In the midterm elections of 1862, which concluded on November 4, the Lincoln administration and the Republican party suffered a serious setback at the polls. Proclaiming “the Constitution as it is and the Union as it was,” Democrats pointed to the promised Emancipation Proclamation and Lincoln’s recent nationwide suspension of the writ of habeas corpus as evidence of the Republicans’ desire to impose a tyrannical dictatorship upon the republic. Nor did the prospects for decisive military victory seem bright: whatever optimism had been expressed in the wake of Antietam, Corinth, and Perryville had faded away as Union armies failed to capitalize on their successes.

Democrats claimed victory in New York with the election of Horatio Seymour as governor; they also won the governorship of New Jersey and assumed control of state legislatures in New Jersey, Indiana, and Lincoln’s home state of Illinois. The Democrats’ sizeable gains in the House of Representatives, mostly in the lower North from New York to Illinois, reduced the Republican majority to a plurality, although the Republicans would be able to control the new House with the support of Unconditional Unionists from the border states. Fortunately for the administration, the state election calendars in Pennsylvania and Ohio mandated elections in odd-numbered years, while Republican governors Richard Yates of Illinois and Oliver P. Morton of Indiana had been elected in 1860 to four-year terms. And as historian James M. McPherson has pointed out, Republicans still held most of the governorships and a solid majority of state legislatures, allowing the party to eventually pick up five Senate seats as the terms of Democrats elected in 1856–57 expired and Republican-controlled legislatures chose their replacements.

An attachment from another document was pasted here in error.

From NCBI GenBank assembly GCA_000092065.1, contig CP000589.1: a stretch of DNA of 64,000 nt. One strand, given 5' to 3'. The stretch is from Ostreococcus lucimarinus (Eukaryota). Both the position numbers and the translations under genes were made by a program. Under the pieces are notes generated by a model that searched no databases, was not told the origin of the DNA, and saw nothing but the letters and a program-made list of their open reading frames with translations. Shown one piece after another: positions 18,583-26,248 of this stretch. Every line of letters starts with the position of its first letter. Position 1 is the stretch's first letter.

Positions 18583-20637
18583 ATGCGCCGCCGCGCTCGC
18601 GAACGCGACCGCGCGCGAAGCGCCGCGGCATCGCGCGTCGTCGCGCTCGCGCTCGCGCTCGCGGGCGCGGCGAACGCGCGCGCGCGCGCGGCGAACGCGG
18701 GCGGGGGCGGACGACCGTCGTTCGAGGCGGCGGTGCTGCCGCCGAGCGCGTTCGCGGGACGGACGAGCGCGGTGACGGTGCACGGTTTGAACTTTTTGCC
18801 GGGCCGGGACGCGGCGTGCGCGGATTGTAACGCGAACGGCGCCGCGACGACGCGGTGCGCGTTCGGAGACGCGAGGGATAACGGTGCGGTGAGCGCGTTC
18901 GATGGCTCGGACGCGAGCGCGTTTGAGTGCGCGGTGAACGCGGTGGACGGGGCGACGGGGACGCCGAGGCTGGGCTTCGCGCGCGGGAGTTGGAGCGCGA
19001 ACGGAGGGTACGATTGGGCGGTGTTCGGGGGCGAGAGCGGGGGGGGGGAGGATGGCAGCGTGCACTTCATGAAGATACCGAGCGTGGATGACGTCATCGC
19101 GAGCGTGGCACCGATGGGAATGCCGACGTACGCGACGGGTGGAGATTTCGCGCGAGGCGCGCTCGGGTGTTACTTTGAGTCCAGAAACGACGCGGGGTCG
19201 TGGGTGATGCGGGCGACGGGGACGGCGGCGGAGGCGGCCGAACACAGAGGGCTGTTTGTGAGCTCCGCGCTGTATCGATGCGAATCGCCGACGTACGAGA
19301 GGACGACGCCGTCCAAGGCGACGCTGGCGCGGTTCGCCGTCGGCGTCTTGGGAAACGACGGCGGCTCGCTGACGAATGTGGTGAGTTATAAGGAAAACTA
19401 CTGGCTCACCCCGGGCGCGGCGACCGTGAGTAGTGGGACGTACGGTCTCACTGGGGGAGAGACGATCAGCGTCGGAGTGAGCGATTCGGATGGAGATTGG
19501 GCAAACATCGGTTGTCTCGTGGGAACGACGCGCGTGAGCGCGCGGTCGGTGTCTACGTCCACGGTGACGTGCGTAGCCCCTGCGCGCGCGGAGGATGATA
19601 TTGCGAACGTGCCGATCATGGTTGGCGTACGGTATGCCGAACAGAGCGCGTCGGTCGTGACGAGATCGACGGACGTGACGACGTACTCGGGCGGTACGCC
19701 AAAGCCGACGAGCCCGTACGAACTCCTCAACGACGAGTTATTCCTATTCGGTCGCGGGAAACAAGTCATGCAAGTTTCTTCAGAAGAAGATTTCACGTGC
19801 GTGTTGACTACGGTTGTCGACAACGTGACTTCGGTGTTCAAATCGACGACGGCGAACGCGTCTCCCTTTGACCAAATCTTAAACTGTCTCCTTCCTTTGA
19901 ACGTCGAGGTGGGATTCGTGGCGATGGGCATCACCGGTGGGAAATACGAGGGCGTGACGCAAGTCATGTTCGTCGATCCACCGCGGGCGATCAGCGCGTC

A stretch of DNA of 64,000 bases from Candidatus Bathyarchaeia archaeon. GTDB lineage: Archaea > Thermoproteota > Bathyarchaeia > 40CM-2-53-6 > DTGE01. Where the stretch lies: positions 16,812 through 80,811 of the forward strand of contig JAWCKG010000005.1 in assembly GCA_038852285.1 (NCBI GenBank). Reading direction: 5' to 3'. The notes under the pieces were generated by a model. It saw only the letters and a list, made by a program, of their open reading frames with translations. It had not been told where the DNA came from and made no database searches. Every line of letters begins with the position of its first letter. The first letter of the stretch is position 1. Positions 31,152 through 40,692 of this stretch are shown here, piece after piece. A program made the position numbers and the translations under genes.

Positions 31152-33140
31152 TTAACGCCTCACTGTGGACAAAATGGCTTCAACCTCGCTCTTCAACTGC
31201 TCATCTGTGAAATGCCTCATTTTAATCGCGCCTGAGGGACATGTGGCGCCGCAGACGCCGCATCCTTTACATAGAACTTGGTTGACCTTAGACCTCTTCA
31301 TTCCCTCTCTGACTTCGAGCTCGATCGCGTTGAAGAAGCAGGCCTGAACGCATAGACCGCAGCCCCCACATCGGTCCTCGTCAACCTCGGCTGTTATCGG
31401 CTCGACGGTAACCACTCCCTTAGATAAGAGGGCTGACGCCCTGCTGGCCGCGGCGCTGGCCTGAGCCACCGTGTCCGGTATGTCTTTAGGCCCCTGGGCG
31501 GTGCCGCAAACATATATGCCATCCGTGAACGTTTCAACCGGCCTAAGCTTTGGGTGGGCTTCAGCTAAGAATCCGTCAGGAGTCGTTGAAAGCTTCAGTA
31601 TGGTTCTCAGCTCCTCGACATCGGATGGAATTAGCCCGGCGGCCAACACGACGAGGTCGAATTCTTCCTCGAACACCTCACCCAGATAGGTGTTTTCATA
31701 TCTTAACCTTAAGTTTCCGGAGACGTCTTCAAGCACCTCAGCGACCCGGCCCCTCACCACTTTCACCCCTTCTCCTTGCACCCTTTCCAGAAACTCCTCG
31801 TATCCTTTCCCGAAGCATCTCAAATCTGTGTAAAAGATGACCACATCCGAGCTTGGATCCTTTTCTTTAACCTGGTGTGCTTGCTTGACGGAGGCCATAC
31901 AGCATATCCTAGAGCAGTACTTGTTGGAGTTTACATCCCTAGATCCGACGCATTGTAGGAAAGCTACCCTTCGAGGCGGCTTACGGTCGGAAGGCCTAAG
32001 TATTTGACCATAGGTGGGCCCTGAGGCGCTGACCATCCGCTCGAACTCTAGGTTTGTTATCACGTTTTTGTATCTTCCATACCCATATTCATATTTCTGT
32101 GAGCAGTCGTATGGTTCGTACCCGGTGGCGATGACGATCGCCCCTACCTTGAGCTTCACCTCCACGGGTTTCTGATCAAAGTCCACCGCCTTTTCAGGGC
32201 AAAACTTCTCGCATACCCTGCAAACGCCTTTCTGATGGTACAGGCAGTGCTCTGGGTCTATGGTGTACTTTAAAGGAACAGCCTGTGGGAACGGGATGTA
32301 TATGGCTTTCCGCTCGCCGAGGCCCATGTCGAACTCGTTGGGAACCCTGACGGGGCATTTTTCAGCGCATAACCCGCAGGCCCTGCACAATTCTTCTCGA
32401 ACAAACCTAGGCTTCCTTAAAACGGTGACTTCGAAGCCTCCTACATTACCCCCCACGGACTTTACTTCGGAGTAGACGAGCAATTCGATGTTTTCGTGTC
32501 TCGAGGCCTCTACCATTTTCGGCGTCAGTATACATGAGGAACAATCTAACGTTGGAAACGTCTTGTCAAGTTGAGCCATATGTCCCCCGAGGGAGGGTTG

President Lincoln weathered the electoral defeat as well as could be expected. In responding to a rather harsh note from General Carl Schurz, a leading Republican who claimed, as Lincoln put it, “that we lost the late elections, and the administration is failing, because the war is unsuccessful; and that I must not flatter myself that I am not justly to blame for it,” the President wrote: “I certainly know that if the war fails, the administration fails, and that I will be blamed for it, whether I deserve it or not. And I ought to be blamed, if I could do better. You think I could do better; therefore you blame me already. I think I could not do better; therefore I blame you for blaming me.”

Even as news of the administration’s setback circulated through the newspapers, Lincoln moved decisively in removing George B. McClellan from command of the Army of the Potomac on November 5, replacing him with Ambrose Burnside. The change was made just two weeks after the President had replaced Don Carlos Buell with William S. Rosecrans at the head of the Union army in Middle Tennessee. But whether new generals meant an improvement in Union military fortunes, and the political standing of the administration, remained to be seen.

(This item will be cross-posted at Civil War 150, cosponsored by The Library of America, The Gilder Lehrman Institute of American History, and the National Endowment of the Humanities)